And then, according to the EPA, there is also “more than a hundred million gallons of hazardous liquid waste’ from nuclear weapons production, and counting.
Tip of the Nuclear Waste ‘Iceberg’
But that’s not all. Thousands of additional metric tons of irradiated nuclear fuel are currently in ‘temporary storage’ at nuclear energy reactor sites around the country in 35 states. According to the U.S. Energy Administration (EIA), “241,468 fuel assemblies, with an initial loading weight of about 70,000 metric tons of uranium (MTU), were discharged from and stored at 118 commercial nuclear reactors operating in the United States from 1968 through June 2013.”
The EIA reports, “There are 61 commercially operating nuclear power plants with 99 nuclear reactors in 30 U.S. states…. Of these nuclear plants, 36 have two or more reactors.
According to the Nuclear Energy Institute (NEI), “A typical nuclear power plant in a year generates 20 metric tons [ or forty-four thousands pounds, minus ‘other constituents’ ] of used nuclear fuel. The nuclear industry generates a total of about 2,300 metric tons [ or four million, two hundred and ninety pounds – minus ‘other constituents’ ] of used fuel per year.”
The NEI estimates that if all U.S. used fuel assemblies were stacked end-to-end and side-by-side, they would cover a football field twenty-one feet deep. This seems like a very ‘conservative’ assessment.
In just the last five years, according to the Nuclear Energy Institute (NEI), eighteen aging, embrittled reactors at fourteen nuclear power plants have either been shut down or scheduled for shuttering this decade. That means that even more radioactive fuel assemblies will eventually have to be stored at each existing reactor site for an indefinite period.
That's because, in the Nuclear Waste Policy Act of 1982, the federal government agreed to take possession and responsibility for all nuclear energy reactor waste by the mid-1990s. That hasn’t happened, because no ‘permanent deep geological repository’ has been established. So the accumulating radwaste is what the industry calls ‘stranded’ at the nation’s reactor sites, and the boiling mad electric utilities are successfully suing the federal government – i.e. us taxpayers – for failing to comply with its promises.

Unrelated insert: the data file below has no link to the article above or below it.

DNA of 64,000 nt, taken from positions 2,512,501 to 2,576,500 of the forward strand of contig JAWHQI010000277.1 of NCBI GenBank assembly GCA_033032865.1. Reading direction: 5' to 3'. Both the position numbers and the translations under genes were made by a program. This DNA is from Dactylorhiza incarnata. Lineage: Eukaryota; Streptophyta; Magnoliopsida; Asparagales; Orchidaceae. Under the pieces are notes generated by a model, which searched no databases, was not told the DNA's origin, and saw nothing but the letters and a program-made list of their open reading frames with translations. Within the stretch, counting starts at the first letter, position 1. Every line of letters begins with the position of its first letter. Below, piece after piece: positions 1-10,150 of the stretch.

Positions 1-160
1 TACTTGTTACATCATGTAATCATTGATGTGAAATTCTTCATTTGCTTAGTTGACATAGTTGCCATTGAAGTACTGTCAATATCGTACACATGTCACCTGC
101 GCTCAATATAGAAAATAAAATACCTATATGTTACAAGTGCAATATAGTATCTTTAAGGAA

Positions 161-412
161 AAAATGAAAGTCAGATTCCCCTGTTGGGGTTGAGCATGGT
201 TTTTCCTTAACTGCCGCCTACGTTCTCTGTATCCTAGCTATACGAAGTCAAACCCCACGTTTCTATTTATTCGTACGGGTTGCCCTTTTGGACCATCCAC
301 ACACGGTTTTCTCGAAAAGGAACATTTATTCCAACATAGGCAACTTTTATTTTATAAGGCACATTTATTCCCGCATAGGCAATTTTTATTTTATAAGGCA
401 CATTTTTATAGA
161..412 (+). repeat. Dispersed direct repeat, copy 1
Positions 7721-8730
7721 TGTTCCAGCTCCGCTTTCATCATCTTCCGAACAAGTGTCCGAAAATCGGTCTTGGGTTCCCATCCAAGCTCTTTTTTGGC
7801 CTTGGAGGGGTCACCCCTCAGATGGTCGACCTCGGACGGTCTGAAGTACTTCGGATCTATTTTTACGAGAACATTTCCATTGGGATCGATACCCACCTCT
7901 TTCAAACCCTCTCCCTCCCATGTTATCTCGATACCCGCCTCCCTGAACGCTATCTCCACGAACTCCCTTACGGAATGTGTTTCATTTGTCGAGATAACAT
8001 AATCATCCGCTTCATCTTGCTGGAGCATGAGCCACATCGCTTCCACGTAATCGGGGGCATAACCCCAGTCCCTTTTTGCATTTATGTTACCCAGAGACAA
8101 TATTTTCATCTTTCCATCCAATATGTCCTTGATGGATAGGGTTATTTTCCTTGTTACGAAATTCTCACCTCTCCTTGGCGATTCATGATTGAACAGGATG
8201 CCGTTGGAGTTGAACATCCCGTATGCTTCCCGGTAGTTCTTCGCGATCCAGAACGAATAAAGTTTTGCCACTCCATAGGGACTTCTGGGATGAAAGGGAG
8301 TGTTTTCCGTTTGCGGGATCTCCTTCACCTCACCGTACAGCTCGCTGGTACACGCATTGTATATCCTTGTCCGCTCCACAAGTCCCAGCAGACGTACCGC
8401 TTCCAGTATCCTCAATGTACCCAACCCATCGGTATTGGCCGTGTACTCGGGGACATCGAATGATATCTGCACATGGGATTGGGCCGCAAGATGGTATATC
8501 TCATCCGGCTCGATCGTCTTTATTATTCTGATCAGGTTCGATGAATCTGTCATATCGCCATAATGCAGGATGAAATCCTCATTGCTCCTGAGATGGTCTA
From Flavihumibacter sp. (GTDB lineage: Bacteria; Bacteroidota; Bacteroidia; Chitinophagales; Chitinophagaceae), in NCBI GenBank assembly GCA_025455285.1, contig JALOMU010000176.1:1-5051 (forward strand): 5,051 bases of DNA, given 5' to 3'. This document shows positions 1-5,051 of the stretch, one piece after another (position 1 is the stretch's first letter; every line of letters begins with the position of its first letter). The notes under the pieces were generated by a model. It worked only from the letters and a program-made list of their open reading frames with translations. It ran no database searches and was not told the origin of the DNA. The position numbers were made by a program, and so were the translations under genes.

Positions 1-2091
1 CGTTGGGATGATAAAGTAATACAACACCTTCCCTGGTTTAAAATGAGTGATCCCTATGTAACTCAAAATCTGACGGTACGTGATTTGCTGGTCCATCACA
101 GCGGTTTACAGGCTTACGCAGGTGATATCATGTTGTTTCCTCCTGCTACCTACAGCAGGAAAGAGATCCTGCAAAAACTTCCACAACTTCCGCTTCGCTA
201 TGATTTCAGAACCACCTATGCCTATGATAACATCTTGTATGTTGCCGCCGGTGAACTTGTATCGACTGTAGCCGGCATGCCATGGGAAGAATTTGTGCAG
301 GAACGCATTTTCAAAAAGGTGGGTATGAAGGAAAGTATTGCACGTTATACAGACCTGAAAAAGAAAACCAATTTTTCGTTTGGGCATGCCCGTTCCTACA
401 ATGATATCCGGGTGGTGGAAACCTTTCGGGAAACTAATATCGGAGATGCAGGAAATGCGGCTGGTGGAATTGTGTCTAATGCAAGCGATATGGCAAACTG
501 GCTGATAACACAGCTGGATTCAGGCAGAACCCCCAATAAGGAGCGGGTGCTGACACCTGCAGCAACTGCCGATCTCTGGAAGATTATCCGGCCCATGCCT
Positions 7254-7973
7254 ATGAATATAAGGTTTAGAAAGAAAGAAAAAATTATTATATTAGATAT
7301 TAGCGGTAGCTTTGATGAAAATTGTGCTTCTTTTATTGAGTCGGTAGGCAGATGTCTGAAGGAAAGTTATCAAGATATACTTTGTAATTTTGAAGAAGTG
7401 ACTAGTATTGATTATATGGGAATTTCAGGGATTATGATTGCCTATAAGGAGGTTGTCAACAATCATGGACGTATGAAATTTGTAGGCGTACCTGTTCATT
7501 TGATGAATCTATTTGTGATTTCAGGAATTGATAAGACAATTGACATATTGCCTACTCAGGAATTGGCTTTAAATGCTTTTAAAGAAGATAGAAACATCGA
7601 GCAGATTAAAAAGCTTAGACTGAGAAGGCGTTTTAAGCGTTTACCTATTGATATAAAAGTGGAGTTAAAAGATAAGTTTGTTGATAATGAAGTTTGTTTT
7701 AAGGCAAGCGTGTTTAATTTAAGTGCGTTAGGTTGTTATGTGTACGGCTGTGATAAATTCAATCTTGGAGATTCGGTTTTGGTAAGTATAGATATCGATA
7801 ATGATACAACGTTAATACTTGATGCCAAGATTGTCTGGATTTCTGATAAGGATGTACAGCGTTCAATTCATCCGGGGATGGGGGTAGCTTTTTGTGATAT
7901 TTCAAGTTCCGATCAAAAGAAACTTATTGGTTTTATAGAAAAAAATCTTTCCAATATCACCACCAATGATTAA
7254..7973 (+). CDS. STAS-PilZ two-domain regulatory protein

That, in a nutshell, is the ‘nuclear constipation conundrum.’ Is there a radiological proctologist in the house?
Joined at the Hip From Birth – The Nuclear Weapons-Energy-Waste Nexus
“Perhaps today was the most exciting and thrilling day I have experienced. Our microchemists isolated pure element 94 (plutonium) for the first time…It is the first time that element 94 has been beheld by the eye of man.” – Glenn Seaborg
In 1939, alarmed that Hitler’s scientists were nearing success in developing an atomic bomb, a group of scientists including Albert Einstein (who, like others, later regretted it) and Edward Teller signed on to a letter to President Roosevelt advocating that the U.S. start its own nuclear bomb program.
On December 14, 1940, Dr. Glenn T. Seaborg and three colleagues created plutonium for the first time by means of deuteron bombardment of uranium in a 60-inch cyclotron at the University of California in Berkeley. Soon after, it was discovered that an isotope of the new element, plutonium-239, could undergo fission and be used as fuel for an atomic bomb.
On December 7, 1941, the Japanese attacked Pearl Harbor and the Plutonium Project was started at the University of Chicago. Its goal was to learn how to create a chain reaction using plutonium-239 and make a bomb. Taken over by the Army the next year, it became the Manhattan Project and the rest is history.
It took just six kilograms of fissionable plutonium to fuel the bomb that destroyed Nagasaki less than five years later.